Law, Robin. The politics of commercial transition: factional conflict in Dahomey in the context of the ending of the Atlantic slave trade

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Publication Information

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Publication Information The main body of the Publication Information page contains all the metadata that HRAF holds for that document.

Author: Author's name as listed in Library of Congress records

Title: The politics of commercial transition: factional conflict in Dahomey in the context of the ending of the Atlantic slave trade

Published in: if part or section of a book or monograph The journal of African history -- Vol. 38, no. 2

Published By: Original publisher The journal of African history -- Vol. 38, no. 2 [London ; New York]: Cambridge University Press. 1997. 213-233 p.

By line: Author's name as appearing in the actual publication By Robin Law

HRAF Publication Information: New Haven, Conn.: Human Relations Area Files, 2016. Computer File

Culture: Culture name from the Outline of World Cultures (OWC) with the alphanumberic OWC identifier in parenthesis. Fon (FA18)

Subjects: Document-level OCM identifiers given by the anthropology subject indexers at HRAF Chief executive (643); Form and rules of government (642); Status, role, and prestige (554); Administrative agencies (647); Ingroup antagonisms (578); External relations (648); Slavery (567); External trade (439); Acculturation and culture contact (177); Inheritance (428); Political movements (668); Political parties (665);

Abstract: Brief abstract written by HRAF anthropologists who have done the subject indexing for the document This article examines the background and significance of the royal succession crisis that occurred in Dahomey in 1858. It places the crisis in the wider context of widening divisions among members of the traditional political elite over two culturally and economically important issues. One involved heated controversies over the custom of sacrificing captured humans on the coronation and anniversary of kings. The other related to disagreements within the Dahomian ruling élite about how to respond to the decline of the Atlantic slave trade. Conservative elites wished for the continuity of both human sacrifice and slavery, claimed that discontinuing them would led to the demilitarization of Dahomey society. By contrast, progressive elites organizing themselves around the designated heir apparent Badahun (Glele) who sought to promote the legitimate trade of exporting palm oil as a substitute for slaves. The encirclement of the kingdom by British and French colonial forces led to the resolution of this controversy in favor of progressive elites.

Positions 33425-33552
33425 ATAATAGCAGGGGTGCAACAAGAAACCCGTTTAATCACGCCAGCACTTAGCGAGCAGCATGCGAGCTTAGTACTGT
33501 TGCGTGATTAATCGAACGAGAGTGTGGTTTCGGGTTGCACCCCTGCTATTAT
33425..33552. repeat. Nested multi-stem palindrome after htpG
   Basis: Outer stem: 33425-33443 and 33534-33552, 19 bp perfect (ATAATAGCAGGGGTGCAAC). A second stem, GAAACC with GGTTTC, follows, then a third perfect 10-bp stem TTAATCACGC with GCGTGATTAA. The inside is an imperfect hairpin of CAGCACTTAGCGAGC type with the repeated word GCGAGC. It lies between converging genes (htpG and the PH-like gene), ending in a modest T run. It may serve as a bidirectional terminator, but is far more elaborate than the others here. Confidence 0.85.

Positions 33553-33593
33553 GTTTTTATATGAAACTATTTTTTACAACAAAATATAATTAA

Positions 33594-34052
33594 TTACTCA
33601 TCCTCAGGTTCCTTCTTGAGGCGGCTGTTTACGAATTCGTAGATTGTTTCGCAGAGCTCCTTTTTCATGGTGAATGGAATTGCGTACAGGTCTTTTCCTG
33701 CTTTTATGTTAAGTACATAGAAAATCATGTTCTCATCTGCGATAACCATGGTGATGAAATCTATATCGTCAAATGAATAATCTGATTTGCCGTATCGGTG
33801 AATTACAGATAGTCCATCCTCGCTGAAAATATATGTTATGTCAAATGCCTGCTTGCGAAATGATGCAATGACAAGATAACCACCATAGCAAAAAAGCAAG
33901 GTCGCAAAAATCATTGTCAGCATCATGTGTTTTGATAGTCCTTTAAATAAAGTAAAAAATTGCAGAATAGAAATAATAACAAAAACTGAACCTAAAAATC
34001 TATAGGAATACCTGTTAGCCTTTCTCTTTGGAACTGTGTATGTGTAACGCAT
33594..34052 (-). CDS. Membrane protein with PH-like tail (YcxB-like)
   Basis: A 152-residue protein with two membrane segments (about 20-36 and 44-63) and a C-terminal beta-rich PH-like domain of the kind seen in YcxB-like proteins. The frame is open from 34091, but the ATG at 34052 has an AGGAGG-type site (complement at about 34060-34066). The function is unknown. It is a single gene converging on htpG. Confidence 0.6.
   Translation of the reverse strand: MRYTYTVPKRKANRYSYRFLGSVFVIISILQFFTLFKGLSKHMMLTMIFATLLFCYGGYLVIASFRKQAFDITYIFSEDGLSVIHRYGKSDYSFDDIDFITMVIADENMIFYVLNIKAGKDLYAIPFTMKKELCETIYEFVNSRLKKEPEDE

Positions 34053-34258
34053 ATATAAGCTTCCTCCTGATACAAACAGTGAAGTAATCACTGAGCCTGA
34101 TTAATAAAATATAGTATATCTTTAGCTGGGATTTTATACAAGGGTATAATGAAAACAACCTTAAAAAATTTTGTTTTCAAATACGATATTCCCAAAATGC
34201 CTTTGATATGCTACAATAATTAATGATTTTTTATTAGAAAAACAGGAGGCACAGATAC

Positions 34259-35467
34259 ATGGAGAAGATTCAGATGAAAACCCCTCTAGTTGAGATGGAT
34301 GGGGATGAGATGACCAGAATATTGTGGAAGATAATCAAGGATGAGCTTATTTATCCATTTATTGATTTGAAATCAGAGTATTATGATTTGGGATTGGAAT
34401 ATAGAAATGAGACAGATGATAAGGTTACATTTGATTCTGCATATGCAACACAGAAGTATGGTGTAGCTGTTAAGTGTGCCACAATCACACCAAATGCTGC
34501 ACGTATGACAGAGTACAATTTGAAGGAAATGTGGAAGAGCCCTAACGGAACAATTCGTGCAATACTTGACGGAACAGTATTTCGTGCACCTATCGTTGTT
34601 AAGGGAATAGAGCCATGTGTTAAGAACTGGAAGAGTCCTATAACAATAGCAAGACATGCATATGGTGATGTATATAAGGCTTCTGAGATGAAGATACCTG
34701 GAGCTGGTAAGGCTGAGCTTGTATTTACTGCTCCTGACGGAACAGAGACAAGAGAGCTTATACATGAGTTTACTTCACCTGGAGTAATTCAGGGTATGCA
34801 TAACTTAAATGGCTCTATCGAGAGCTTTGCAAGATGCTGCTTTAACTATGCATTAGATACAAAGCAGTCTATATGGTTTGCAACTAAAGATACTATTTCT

Document Number: HRAF's in-house numbering system derived from the processing order of documents 12

Document ID: HRAF's unique document identifier. The first part is the OWC identifier and the second part is the document number in three digits. fa18-012

Document Type: May include journal articles, essays, collections of essays, monographs or chapters/parts of monographs. Journal Article

Language: Language that the document is written in English

Note: Includes bibliographical references

Field Date: The date the researcher conducted the fieldwork or archival research that produced the document Not specified

Evaluation: In this alphanumeric code, the first part designates the type of person writing the document, e.g. Ethnographer, Missionary, Archaeologist, Folklorist, Linguist, Indigene, and so on. The second part is a ranking done by HRAF anthropologists based on the strength of the source material on a scale of 1 to 5, as follows: 1 - poor; 2 - fair; 3 - good, useful data, but not uniformly excellent; 4 - excellent secondary data; 5 - excellent primary data Historian- 4,5

Analyst: The HRAF anthropologist who subject indexed the document and prepared other materials for the eHRAF culture/tradition collection. Teferi Abate Adem

Coverage Date: The date or dates that the information in the document pertains to (often not the same as the field date). 1800-1894

Coverage Place: Location of the research culture or tradition (often a smaller unit such as a band, community, or archaeological site) Dahomey Kingdom (Benin since 1975)

LCSH: Library of Congress Subject Headings Fon (African people)


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